We’re removing Mercurial support on June 30, 2020
Mercurial features and repositories will be removed from Bitbucket and its API on June 30, 2020. Creating new Mercurial repositories on Bitbucket was disabled on February 1, 2020. Learn more
In Git and Mercurial, you create branches by starting with either the head/trunk or an existing branch. When you do this, your changes become part of the main project repository. If you want to work on a completely separate copy of the project, you may want to consider creating a 'fork'.
Forking is a way for you to clone a repository at a specific point, and to modify it from there. To fork is just another way of saying clone. Bitbucket Cloud manages the relationship between the original repository and the fork for you. Forking is particularly useful if you want to do some major development work that you may or may not later merge back into the repository. Here is the basic workflow:
- Create a fork on Bitbucket.
- Clone the forked repository your local system.
- Modify the local repository.
- Commit your changes.
- Push changes back to the remote fork on Bitbucket.
- Create a pull request from the forked repository (source) back to the original (destination).
The final step in the workflow is for the owner of the original repository to merge your changes.
Fork a repository
- From the repository, click + in the leftmost global sidebar and select Fork this repository under Get to work.
In the Fork dialog, define the options for your fork.
Option Description Owner This defaults to the logged-in account. If you have the rights to create repositories in more than one workspace, this is a drop-down. Name Name of your fork. This defaults to the same name as the original repository. Description Explains the purpose of the fork. Access level By default, the system creates your fork with the same access level as the original. So, if the original is public your fork is too. You can change this, making your fork private. An administrator of the original repository can prevent public forks; In this case, then you cannot change the access. Permissions By default, your fork inherits the user/group permissions. For example, if 4 accounts have access to the original your fork will give them the same access. Forking a public repo under your account can cause you to go over the limit on your Bitbucket plan. You can avoid the impact to your plan by making your fork private or by not inheriting the users from the original repo. Project Management Choose whether you want an issue tracker or wiki for your fork. By default, Bitbucket defaults to the same values as the original repo. Fork at (Mercurial only) Choose at what point in the code to fork the repository. This option is only available for Mercurial repositories that have one or more branches, tags, or revisions. This option is never available for Git repositories.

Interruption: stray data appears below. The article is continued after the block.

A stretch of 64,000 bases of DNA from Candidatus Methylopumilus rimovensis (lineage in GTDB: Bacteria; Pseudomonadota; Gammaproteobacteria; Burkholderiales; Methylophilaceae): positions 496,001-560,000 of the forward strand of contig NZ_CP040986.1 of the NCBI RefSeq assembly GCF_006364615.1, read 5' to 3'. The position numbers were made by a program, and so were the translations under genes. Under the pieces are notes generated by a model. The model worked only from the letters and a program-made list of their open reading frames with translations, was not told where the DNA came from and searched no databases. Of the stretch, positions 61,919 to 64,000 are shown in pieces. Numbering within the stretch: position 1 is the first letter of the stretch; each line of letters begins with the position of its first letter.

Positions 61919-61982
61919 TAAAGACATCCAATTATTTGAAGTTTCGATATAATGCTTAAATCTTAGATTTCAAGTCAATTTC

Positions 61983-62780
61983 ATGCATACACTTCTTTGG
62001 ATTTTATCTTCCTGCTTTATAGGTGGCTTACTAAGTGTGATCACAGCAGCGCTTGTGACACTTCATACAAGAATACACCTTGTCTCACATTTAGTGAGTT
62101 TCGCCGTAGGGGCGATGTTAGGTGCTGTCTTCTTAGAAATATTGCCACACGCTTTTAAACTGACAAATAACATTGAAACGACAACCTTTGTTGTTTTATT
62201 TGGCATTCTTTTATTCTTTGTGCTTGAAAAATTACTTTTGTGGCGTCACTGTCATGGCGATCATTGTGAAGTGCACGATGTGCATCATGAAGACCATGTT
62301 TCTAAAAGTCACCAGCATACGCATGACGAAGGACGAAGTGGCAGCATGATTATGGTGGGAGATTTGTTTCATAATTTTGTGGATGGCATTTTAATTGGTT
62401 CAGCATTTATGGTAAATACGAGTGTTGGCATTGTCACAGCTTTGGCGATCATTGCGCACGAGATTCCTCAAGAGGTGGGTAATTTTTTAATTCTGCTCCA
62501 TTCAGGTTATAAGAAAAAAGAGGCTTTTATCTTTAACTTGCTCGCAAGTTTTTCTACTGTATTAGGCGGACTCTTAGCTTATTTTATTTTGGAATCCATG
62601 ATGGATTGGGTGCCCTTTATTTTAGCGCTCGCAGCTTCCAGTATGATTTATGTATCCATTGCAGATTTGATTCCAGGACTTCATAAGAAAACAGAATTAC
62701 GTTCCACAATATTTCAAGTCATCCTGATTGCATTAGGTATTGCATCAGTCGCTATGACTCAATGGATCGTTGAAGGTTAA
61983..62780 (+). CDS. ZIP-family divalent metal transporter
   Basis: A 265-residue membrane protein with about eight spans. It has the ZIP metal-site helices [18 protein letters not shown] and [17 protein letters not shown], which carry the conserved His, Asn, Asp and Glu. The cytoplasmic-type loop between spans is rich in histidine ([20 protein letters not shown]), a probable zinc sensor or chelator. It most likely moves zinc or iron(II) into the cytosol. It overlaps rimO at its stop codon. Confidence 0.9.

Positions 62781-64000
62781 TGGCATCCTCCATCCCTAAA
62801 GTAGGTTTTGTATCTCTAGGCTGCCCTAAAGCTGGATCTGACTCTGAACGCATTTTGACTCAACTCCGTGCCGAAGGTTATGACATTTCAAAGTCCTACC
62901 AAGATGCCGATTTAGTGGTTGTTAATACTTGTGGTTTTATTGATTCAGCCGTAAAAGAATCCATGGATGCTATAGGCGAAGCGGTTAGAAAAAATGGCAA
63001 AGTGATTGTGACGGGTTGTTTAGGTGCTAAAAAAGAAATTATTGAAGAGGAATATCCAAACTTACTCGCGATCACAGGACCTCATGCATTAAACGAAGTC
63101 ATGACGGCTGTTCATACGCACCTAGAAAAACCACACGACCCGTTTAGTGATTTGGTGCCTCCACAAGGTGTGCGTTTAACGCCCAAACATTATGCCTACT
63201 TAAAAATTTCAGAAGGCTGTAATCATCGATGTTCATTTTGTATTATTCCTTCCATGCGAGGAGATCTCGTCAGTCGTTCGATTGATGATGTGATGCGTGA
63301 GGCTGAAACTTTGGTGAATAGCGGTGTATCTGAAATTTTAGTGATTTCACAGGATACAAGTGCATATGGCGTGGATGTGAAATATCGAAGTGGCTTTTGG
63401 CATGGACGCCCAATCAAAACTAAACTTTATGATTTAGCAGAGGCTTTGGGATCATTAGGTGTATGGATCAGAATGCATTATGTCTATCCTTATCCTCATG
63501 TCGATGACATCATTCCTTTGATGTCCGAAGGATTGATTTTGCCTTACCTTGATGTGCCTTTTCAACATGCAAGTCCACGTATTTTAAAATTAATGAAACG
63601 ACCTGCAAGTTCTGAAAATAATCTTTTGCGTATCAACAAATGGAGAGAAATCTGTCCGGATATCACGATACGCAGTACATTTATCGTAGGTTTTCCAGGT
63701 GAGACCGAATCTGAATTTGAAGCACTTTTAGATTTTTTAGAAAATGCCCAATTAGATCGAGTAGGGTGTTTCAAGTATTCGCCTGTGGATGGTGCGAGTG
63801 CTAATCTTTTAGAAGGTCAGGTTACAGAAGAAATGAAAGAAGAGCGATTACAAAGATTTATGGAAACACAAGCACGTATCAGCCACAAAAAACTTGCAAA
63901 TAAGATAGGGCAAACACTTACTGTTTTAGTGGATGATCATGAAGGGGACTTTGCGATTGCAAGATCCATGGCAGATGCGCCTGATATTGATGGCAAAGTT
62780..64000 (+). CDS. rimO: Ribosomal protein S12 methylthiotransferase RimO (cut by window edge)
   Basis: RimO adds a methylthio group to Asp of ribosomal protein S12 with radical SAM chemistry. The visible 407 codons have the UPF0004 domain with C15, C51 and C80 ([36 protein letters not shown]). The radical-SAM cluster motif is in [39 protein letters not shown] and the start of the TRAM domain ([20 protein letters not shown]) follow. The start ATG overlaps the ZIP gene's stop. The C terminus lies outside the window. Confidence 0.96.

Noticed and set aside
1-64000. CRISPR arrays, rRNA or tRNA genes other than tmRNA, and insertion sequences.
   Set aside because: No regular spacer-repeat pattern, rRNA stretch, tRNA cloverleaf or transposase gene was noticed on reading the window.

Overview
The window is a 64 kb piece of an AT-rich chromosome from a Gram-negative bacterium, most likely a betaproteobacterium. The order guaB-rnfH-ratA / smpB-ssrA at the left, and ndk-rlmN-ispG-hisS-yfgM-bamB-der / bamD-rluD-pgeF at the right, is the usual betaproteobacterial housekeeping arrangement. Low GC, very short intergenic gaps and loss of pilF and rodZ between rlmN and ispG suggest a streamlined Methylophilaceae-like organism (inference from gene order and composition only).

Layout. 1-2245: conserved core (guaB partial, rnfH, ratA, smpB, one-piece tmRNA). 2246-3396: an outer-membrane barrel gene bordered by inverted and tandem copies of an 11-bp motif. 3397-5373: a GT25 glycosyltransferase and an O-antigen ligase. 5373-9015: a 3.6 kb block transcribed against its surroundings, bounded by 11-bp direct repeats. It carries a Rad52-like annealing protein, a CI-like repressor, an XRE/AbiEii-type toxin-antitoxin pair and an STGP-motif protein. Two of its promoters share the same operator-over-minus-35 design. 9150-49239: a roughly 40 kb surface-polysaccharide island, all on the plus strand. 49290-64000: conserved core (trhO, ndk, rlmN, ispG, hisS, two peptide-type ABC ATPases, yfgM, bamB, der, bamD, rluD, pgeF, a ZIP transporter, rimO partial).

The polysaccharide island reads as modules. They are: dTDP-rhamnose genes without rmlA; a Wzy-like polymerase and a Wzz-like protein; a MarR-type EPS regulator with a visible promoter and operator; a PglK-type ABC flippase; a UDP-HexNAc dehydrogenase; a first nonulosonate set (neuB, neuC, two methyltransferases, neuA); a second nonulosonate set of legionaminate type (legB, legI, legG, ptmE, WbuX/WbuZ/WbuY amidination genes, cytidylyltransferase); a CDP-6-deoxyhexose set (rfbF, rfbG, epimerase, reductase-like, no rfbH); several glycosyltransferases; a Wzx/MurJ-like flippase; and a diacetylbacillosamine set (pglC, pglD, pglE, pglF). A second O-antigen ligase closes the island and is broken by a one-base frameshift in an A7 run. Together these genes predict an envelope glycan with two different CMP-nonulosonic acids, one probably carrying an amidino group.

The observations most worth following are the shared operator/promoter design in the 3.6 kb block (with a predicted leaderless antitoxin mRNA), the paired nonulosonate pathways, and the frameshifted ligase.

- Click Fork repository.
The system creates the fork and opens the repository's Source page.
Sync your fork
After you fork a repository, the original repository is likely to evolve as other users commit changes to it. These changes do not appear in your fork automatically; you need to sync the fork in order to pull in any outstanding commits.
- Access the fork.
- If your fork is behind on commits, the Sync button displaying the number of outstanding commits will be displayed at the bottom of the Repository details pane on the rightmost sidebar.
- To sync your fork with the original repository, click the Sync button at the bottom of the Repository details pane.
- Only the main branch of the repository is synced with your fork. No other branch changes will be detected or available to sync.
- To sync branches that are not the main branch of the repository, you need to select the branch you want to sync as the main branch on both the parent and forked repository. Once you do this the Sync button will be displayed in the Repository details pane on the rightmost sidebar of the repository's Source page.